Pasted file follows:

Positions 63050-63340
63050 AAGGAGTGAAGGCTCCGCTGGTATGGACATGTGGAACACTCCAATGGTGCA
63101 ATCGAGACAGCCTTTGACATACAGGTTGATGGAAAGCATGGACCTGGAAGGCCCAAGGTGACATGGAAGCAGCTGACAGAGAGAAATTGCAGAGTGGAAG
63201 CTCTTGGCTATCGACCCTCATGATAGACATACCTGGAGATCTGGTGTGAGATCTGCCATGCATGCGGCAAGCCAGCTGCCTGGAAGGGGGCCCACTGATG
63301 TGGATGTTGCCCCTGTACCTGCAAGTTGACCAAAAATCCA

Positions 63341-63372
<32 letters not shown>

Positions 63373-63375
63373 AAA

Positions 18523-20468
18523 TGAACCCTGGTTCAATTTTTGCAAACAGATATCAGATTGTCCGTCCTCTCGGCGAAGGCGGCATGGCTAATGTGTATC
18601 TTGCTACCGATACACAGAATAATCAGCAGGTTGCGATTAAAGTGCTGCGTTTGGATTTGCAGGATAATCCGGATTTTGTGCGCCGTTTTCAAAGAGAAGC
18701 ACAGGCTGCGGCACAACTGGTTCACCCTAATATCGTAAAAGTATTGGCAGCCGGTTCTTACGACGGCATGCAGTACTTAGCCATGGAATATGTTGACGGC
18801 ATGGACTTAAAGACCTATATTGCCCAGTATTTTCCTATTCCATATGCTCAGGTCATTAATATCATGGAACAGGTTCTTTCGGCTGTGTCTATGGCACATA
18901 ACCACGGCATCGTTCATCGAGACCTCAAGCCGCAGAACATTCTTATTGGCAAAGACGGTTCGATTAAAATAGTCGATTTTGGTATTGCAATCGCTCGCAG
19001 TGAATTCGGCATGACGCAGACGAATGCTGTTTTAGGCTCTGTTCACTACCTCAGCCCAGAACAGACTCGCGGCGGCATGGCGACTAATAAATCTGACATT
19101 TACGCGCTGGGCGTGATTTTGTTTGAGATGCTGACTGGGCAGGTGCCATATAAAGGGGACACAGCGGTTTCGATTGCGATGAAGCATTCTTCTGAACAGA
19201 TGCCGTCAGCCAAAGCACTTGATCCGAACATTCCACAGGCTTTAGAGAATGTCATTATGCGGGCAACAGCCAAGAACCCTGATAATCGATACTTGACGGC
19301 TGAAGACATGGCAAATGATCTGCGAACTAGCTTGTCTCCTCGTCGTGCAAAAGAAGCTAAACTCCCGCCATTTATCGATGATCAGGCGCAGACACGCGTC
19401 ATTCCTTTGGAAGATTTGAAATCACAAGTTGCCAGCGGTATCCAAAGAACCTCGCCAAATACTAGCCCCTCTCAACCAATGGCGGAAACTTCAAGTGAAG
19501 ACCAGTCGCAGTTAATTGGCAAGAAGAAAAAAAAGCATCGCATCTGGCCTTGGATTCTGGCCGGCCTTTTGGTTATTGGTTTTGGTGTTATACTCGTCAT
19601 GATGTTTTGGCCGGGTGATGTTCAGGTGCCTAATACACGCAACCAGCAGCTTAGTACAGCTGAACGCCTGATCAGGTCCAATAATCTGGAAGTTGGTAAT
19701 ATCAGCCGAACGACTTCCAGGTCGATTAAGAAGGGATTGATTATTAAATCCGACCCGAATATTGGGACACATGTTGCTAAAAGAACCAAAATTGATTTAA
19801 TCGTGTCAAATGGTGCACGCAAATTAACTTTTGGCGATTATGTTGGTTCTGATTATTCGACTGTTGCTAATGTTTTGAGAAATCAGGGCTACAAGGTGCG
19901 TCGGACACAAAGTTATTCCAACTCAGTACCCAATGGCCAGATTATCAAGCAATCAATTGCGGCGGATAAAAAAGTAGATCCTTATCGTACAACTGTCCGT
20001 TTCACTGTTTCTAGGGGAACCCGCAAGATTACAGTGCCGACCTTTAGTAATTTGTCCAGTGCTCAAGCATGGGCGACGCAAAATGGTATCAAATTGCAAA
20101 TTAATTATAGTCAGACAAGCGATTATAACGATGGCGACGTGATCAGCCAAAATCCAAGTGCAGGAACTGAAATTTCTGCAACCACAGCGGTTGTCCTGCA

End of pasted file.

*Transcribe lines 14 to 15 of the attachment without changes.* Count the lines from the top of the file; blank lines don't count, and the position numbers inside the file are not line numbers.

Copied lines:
18801 ATGGACTTAAAGACCTATATTGCCCAGTATTTTCCTATTCCATATGCTCAGGTCATTAATATCATGGAACAGGTTCTTTCGGCTGTGTCTATGGCACATA
18901 ACCACGGCATCGTTCATCGAGACCTCAAGCCGCAGAACATTCTTATTGGCAAAGACGGTTCGATTAAAATAGTCGATTTTGGTATTGCAATCGCTCGCAG